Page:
Originally Posted by ARROW-AV
Absolutely correct. 'Extra pixels' don't matter beyond the respective HVP threshold viewing distance
A native 4K single pixel checkerboard test pattern will be perceived as a solid grey screen and identical as compared with if it were displayed downscaled to HD 1080p resolution once you are viewing it beyond the respective HVP threshold viewing distance.
In other words you won't be able to perceive any difference
Hey, you think I'm writing nonsense? I can verify my observations and indeed can replicate them on the TV I'm using to type this.
I have a computer, it's got Photoshop, feeding 4K to a 4K TV.
So, right now, in my own home, as I type this, I can tell you in no uncertain terms, that I have to get about 30+ feet away from the 75 inch TV that I'm using to see no stairstep whatsoever—just a smooth (slightly) diagonal line. That's with sharpening off (as it should be) It's a question of seeing one single pixel, or not. I can see that stair-step transition from quite a distance.
Yes, at such distance, a single-pixel checkerboard looks grey. Not arguing that. Indeed, the checkerboard looks grey a lot closer than 30 feet, in 4K.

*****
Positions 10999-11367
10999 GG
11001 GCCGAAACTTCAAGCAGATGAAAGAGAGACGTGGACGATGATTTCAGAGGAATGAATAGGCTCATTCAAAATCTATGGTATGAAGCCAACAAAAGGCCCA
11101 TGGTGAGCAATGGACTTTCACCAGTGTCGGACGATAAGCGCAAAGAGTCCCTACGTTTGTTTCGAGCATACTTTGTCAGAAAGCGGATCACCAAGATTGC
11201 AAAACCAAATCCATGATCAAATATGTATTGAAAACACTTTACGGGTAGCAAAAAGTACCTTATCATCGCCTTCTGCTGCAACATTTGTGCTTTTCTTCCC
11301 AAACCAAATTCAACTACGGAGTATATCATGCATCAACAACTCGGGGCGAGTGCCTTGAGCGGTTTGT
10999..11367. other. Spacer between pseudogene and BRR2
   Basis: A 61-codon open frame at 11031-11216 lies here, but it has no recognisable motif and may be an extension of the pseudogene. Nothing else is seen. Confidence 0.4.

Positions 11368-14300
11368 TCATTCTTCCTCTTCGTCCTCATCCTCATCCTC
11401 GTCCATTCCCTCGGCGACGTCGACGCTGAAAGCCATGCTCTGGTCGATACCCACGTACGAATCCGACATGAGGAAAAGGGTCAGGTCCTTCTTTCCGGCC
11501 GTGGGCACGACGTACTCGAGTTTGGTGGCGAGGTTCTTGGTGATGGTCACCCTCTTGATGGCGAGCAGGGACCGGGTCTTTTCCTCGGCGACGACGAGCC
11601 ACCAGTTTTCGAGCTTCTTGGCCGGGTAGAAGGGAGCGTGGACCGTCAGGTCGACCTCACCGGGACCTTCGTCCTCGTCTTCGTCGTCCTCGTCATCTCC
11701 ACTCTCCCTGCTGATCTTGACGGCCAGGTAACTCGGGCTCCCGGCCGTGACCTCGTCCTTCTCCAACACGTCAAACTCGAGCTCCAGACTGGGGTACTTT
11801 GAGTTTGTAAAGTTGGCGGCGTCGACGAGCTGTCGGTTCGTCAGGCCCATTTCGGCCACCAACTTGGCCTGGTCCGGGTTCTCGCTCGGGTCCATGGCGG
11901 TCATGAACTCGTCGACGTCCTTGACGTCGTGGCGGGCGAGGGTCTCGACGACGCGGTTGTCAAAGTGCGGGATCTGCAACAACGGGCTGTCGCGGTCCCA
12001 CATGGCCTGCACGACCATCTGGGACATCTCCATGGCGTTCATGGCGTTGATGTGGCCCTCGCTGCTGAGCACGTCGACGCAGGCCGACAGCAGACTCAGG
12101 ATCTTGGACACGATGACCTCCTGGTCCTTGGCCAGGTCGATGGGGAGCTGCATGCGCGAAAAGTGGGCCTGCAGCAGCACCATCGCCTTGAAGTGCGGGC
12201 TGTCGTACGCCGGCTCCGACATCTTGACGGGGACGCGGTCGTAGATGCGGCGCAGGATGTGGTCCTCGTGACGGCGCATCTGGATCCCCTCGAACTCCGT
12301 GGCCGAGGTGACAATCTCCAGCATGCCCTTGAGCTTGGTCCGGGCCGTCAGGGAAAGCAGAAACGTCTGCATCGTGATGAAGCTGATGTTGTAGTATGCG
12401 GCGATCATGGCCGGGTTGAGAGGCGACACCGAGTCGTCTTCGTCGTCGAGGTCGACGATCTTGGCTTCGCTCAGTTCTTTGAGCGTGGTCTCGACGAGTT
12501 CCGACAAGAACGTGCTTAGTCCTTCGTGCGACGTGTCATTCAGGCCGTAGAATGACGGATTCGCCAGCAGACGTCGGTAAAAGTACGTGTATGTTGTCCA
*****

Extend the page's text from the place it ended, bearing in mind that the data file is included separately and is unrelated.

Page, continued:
Interestingly, with 4K anti-aliasing can't "fix" it, the line looks like it's getting fatter and skinnier, even from 30+ feet. So either stair-steps, or fat/skinny. With 8K the anti-aliasing would be more effective and the diagonal line would look much smoother, but still sharp, from a much closer distance.
Another interesting thing is from how far away you can see a one pixel wide, screen-width black line on a white background in 4K
You can see it from very, very far away. It does not disappear and become white. I had to exit my house and cross the street before it disappeared. Eyes are capable of discerning that line despite it being much thinner than what you should be able to "see."
I'm looking for the maximum distance at which I can see, make out, however you want to define it, the difference a single pixel can make. Exactly as described in the article itself.
There is no chart in the world that's gonna replace the fact that I can replicate these effects right now, as I type this.